Weight program: Core Exercises only
Tuesday: 1:15h Z2 Indoor Z2 ride
Wednesday: Core Exercises
Thursday: 1:15h Z2 indoor ride
Saturday: 4:00h Z2 ride (no SRM)
Sunday: 2:25h Z2 ride (no SRM)
Total Bikescore/TSS: 353
Total Training Time: 8:45h bike+20min Core Strength
Winter is definitely coming. It was a cold and foggy week, however, I had quite some fun. I need to get warmer gloves and note to self….do not forget shoe covers…
Getting Used To It
Last week I spent quite some time on the saddle including some long rides during the weekend. The good news is that I am getting used to spending 4h in the saddle. The other news is that doing Z2 for a whole week is not challenging enough. My SRM is still non-functional, so I don’t really have a definite number how much I am pushing myself, however, I am confident I am improving in a positive direction.
If it doesn’t challenge you, it doesn’t change you
A note of caution here is that now is the off-season/base period so certainly not the time to set personal bests, however, you shouldn’t let your body get super comfortable. Therefore I am a big proponent of doing some (emphasis on some) high intensity workouts. That being said I will probably do a 20min Z4/threshold training on Monday the following week and possible some interval session over the weekend. Especially if it snows…I plan to substitute volume with intensity, because even I cannot imagine doing a 3-4h trainer ride!
Stopping on Longer Rides
Something I have been asking myself and never really been able to find a clear unambiguous answer is whether you should stop on longer rides (to rest, stretch, eat a sandwich, pee, etc.). Through trial and personal experience, I can safely say that stopping during endurance rides is acceptable because:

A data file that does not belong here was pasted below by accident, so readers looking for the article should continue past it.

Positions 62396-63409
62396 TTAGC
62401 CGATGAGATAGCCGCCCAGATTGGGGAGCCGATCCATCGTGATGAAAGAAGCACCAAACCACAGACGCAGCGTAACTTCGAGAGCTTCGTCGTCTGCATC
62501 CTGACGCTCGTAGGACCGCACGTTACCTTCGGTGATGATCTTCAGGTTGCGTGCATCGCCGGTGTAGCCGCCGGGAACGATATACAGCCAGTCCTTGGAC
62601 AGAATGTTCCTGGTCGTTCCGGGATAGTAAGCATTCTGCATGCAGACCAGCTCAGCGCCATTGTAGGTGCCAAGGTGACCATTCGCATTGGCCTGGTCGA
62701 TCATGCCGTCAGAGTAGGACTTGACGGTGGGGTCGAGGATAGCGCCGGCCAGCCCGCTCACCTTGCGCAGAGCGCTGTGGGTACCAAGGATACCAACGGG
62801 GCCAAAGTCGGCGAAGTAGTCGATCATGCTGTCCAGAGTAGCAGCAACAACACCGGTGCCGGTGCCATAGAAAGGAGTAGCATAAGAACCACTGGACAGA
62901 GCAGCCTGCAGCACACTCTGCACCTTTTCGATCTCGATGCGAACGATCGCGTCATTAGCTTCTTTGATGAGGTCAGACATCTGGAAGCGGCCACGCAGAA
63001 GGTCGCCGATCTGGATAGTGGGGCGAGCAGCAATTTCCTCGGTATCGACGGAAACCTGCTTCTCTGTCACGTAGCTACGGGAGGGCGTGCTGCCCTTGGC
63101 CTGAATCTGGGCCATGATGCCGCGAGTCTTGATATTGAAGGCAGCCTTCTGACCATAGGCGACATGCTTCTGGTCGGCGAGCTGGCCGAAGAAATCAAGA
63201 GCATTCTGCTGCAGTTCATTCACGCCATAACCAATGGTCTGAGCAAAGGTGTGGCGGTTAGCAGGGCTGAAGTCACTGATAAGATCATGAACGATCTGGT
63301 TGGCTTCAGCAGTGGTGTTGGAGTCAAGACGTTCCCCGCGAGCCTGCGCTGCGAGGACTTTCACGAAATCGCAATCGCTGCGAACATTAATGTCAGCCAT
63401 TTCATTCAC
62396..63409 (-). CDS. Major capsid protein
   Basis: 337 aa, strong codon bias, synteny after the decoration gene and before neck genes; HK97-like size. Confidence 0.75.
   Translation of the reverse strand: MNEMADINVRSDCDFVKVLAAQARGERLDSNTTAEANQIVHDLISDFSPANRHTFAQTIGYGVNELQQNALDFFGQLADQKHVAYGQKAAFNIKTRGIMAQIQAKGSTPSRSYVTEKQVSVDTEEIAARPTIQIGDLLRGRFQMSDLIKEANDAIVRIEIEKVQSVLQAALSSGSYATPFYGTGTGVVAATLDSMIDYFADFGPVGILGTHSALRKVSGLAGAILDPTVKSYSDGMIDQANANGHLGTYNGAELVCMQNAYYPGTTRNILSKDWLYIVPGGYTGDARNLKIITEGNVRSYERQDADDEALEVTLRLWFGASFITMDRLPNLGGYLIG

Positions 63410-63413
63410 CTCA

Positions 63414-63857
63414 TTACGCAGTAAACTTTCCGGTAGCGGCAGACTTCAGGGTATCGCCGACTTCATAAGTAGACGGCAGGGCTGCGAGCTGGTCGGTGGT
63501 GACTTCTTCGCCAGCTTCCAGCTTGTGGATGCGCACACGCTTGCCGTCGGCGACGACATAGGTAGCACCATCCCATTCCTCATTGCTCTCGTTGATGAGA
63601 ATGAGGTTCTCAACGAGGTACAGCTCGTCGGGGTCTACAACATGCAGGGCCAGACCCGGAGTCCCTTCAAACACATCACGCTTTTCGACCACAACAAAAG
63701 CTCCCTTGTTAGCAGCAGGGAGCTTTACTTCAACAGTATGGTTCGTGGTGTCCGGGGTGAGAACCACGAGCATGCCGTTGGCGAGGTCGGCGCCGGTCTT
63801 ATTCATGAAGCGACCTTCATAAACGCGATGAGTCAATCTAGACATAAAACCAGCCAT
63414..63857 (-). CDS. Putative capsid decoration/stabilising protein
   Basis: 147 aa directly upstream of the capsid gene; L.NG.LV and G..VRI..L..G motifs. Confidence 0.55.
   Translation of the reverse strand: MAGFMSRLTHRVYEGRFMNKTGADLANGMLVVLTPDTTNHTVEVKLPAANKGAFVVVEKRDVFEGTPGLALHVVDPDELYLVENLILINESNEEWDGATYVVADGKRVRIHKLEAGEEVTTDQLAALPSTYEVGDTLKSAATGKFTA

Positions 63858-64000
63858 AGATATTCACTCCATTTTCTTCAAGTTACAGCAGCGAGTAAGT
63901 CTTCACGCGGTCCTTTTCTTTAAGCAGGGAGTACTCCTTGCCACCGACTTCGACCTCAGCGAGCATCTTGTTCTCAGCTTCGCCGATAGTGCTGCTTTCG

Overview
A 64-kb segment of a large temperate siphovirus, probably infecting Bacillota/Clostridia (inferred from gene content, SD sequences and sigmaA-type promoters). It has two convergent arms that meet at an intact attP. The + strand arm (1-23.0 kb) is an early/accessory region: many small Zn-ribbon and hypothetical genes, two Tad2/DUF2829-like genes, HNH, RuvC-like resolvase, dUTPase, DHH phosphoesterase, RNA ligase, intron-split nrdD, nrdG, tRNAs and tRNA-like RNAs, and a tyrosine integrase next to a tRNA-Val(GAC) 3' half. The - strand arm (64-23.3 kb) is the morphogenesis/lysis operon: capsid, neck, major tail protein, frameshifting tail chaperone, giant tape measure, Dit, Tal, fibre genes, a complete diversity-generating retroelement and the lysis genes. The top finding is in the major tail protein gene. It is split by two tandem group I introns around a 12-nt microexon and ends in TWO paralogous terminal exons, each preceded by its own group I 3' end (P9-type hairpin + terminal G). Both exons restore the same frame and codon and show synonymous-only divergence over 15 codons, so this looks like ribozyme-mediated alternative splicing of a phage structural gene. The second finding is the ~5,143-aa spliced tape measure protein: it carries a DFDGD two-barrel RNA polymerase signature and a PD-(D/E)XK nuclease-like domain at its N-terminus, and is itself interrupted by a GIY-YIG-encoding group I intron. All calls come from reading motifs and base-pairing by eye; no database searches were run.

Training effect: My greatest concern has always been is that once you stop in a middle of a ride, at the end you are doing 2 (or more) shorter rides instead of one big one. From a pure physiological point of view, your body is not going to notice a 5-15min break (coffee!!!), and it is quite nice to reload so you actually finish the ride stronger. So as long as you don’t stop for a veeeeery long time (30+min), you should be fine. Taking precisely defined rest periods is extremely important during high intensity intervals where the goal is to make you push again while not completely recovered. During zone 2/3 rides you are not going into the intensity that forces you to build up lactic acid.
You train when you train, you eat when you eat: I take ‘regular’ food with me on the bike (peanut butter sandwiches, granola bars, etc.) so when I am bundled up with jackets and vests I prefer to stop and take my food out rather than fumbling with winter gloves into my pockets while avoiding potholes, traffic, etc.
In addition while fumbling for food and eating, my power drops low enough for long enough to screw up my average for the rest of the training. Call me obsessive compulsive, every minute of every training is precious to me.
Throwing wood in the fire: When the weather turns cold it takes more and more energy to keep warm. You can bonk without a warning when the fire dies (i.e. Thor Hushovd at Omloop het Nieuwsblad 2011??), therefore you need to eat more than what you are used to, so an additional stop to safely take out your food and quickly! (2-3min) ‘throw a wood in the fire’ is acceptable, especially considering the possibility of hitting the wall in the cold.
Water refill: Even now when the temperatures are not boiling hot I cannot do a 2-3h ride with just 2 water bottles so if nothing else I should stop for a water refill.
Unexpectedly Good Chain Lubricant – 10W40 Motor Oil
The wet roads on Saturday forced me to clean my drivetrain before my Sunday ride. After the usual bath of WD-40, I realized I was out of bicycle chain oil so I got the next best thing – motor oil I found in my parents’ garage. Although it seemed quite thick, after wiping off the excess and going for a ride, my drivetrain felt better than new! I rarely pay attention to things like that so it was quite a noticeable change. It was soooo smooth and quiet that I had to actually look down to make sure everything was ok and in the right place…
As the ride progressed the smoothness got even better, I assume since the oil penetrated deeper into the chain. I was hoping it was too good to be true and expected to find a black mess of a chain and cassette after the ride, however, after 2h on the damp roads all I found was some dark gray residue on the outside of the chain and very little mess on the rear cogs. I am officially a convert to using motor oil on my bikes! Most of us have some lying around and can spare 120mL which in my case are good for 2 seasons of riding.
Let’s see how long till the first snow…
The Dream is Alive!